One of the longest-term studies into reviews was a 28-year study from Australia by Dr Julieanne Lamond of the Australian National University and Dr Melinda Harvey of Monash University, looking at 1985 to 2013 found that 'two-thirds of the books being reviewed are by men – a ratio that has remained largely the same for 30 years.' It hasn't changed since the 80s. And in case you're thinking maybe that's just Australia, the VIDA Counts yearly tot-up doesn't show anything like parity here in the UK: 'One of the worst culprits was found to be the London Review of Books which featured 527 male authors and critics on their pages in 2014, compared with just 151 women.' That's 7 men for every 2 women. 'It also saw a rare drop in reviews of books written by women from the year before, with 14 fewer than in 2013.'  And in the US, 'The New York Review of Books displayed a similar imbalance, featuring an overall 677 men to 242 women.' That's 3 men for every woman. 'The New York Times book review featured an overall 909 male contributors and authors, compared with 792 women; the Nation’s male-female split was 469 to 193; and at Harper’s fewer than half the authors reviewed were women.' That's a lot of visibility going to men and not to women.

Prizes show an even more striking discrepancy. In the sweet summer days of naivety, before I knew anything about how anything in publishing worked, I used to think that prizes simply went to the best books. I don't know how I thought that. Gradually, though, I learnt how prizes actually work and how much opportunity the process holds for that invisible bias. In the big prestigious prizes, it's usually the publishers choosing who to put forward for that prize - and of course they're not immune to the male-name effect, but they might also reasonably consider which of their authors have had the best reviews. (Let that sink in.) That's before the judges even see the books. In fandom prizes, it's a lot of nominations from a bunch of fans, and then people voting from a slate, which seems like a very level-playing-field crowd-sourced way to go about it, until you remember that the men have way more visibility, and male names, and we all take stuff by men more seriously and rate it more highly. (Which all the studies at the start of the article were saying.) To imagine that a prize process could happen without being touched by this widespread cultural bias is... nonsensical. Of course it's affected. And the stats bear that out.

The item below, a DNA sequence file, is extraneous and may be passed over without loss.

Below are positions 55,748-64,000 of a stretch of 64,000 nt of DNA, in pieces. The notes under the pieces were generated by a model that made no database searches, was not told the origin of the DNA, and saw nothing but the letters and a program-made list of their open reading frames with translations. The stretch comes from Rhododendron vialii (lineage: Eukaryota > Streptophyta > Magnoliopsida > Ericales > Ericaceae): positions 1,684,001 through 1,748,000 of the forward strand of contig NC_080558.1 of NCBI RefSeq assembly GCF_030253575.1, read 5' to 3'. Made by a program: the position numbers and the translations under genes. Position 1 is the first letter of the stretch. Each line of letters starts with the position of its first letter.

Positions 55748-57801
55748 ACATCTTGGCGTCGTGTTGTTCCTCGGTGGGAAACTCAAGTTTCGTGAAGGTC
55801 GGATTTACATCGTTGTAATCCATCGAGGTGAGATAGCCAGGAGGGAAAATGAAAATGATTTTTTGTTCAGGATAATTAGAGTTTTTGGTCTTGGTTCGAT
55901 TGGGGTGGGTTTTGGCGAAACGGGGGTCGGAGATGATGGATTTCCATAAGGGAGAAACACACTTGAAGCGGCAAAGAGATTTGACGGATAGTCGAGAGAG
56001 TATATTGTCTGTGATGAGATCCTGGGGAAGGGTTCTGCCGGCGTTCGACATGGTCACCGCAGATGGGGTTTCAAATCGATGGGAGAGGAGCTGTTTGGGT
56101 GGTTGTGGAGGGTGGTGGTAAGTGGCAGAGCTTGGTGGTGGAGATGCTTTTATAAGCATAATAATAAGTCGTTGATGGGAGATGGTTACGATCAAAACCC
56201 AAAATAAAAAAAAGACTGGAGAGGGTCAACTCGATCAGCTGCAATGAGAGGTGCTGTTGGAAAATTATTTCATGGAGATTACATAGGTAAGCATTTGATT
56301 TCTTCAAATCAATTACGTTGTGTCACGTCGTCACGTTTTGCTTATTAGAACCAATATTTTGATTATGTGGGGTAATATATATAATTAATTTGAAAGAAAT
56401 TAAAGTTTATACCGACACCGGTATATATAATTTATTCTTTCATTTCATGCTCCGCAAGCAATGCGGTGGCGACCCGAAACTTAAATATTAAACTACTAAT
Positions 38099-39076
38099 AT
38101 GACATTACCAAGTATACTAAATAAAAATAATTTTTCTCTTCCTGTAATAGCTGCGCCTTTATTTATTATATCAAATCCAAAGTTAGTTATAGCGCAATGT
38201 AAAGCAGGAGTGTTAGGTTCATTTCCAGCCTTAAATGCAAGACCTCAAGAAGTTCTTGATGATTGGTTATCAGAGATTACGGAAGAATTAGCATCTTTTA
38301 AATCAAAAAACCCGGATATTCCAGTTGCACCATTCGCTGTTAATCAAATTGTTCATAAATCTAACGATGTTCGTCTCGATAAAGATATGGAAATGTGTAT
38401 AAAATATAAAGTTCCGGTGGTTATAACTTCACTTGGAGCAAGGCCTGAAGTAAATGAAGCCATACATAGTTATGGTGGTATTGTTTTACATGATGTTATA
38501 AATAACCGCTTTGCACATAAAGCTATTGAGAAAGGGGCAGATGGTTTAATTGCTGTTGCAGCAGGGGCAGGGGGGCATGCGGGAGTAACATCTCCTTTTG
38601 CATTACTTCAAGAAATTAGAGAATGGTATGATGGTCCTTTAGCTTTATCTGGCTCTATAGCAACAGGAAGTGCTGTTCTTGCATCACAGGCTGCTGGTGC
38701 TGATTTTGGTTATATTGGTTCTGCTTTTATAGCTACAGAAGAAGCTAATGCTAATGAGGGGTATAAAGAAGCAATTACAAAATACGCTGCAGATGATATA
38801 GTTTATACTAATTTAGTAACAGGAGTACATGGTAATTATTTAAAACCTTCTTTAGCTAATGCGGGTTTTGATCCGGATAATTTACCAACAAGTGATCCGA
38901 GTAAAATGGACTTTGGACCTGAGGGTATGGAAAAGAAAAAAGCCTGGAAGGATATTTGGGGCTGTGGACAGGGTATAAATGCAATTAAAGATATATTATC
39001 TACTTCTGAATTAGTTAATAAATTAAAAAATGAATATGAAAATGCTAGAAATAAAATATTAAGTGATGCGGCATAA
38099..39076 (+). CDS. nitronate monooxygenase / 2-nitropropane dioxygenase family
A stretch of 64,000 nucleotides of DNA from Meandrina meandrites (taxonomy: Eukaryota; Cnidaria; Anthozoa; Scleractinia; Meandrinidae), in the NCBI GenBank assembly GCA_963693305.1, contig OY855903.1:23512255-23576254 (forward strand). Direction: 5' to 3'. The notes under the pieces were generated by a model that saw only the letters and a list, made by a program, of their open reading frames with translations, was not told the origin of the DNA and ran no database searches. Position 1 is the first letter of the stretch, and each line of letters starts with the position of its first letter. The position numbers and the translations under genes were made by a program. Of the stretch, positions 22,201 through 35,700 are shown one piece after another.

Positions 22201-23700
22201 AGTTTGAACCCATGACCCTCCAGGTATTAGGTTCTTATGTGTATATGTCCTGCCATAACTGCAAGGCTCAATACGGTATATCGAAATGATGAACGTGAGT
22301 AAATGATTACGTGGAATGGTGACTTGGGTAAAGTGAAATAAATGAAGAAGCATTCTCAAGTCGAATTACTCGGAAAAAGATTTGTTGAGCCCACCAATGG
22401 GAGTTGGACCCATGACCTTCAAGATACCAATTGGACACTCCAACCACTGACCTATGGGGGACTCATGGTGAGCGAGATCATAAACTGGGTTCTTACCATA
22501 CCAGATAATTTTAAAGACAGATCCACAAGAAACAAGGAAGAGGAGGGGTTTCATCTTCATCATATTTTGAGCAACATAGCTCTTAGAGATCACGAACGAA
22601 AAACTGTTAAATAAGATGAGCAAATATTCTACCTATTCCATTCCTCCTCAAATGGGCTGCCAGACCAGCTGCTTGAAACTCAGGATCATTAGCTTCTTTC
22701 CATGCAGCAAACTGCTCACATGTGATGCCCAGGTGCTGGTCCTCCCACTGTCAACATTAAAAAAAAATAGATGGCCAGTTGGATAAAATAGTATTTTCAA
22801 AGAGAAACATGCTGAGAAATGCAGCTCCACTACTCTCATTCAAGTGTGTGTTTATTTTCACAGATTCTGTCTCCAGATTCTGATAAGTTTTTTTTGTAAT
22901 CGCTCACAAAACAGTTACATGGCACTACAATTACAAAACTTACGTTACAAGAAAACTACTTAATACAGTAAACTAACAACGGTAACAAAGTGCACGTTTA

Nicola Griffith 'conducted an audit of the past fifteen years of books that won the Pulitzer Prize, Man Booker Prize, National Book Award, National Book Critics’ Circle Award, Hugo Award, and Newbery Medal. She found that the overwhelming majority of prize-winning books were by men. No surprise there, perhaps, but the rabbit hole went deeper: when Griffith looked at the gender of the protagonist, she found that the overwhelming majority were male. In fact, over the fifteen years of prize-giving, the Pulitzer was awarded to a book with a female protagonist a grand total of zero times. Even the best man for the job of protagonist is a man.' (You can read the full breakdown of the audit here.)

In all the double-blind studies above, when gender was removed, we got gender parity; when gender was included, and nothing else changed, we got a strong bias in favour of male names. And that strong bias in favour of male names bears out exactly what we see in the large-scale real-world data. So on average, men and women's work is of equal quality, but work with a female name is rated weaker.

In 2015, Catherine Nichols conducted her own “blind” study in book submissions. Frustrated by a stream of rejections, she tried sending out her manuscript under a male name, let's say 'George', using the same novel and the same submission letter. Only the name changed. She discovered, 'He is eight and a half times better than me at writing the same book.' Of 'his' 50 queries, he had 17 requests for the manuscript; under the author’s actual name, her figures never went above 1 in 25.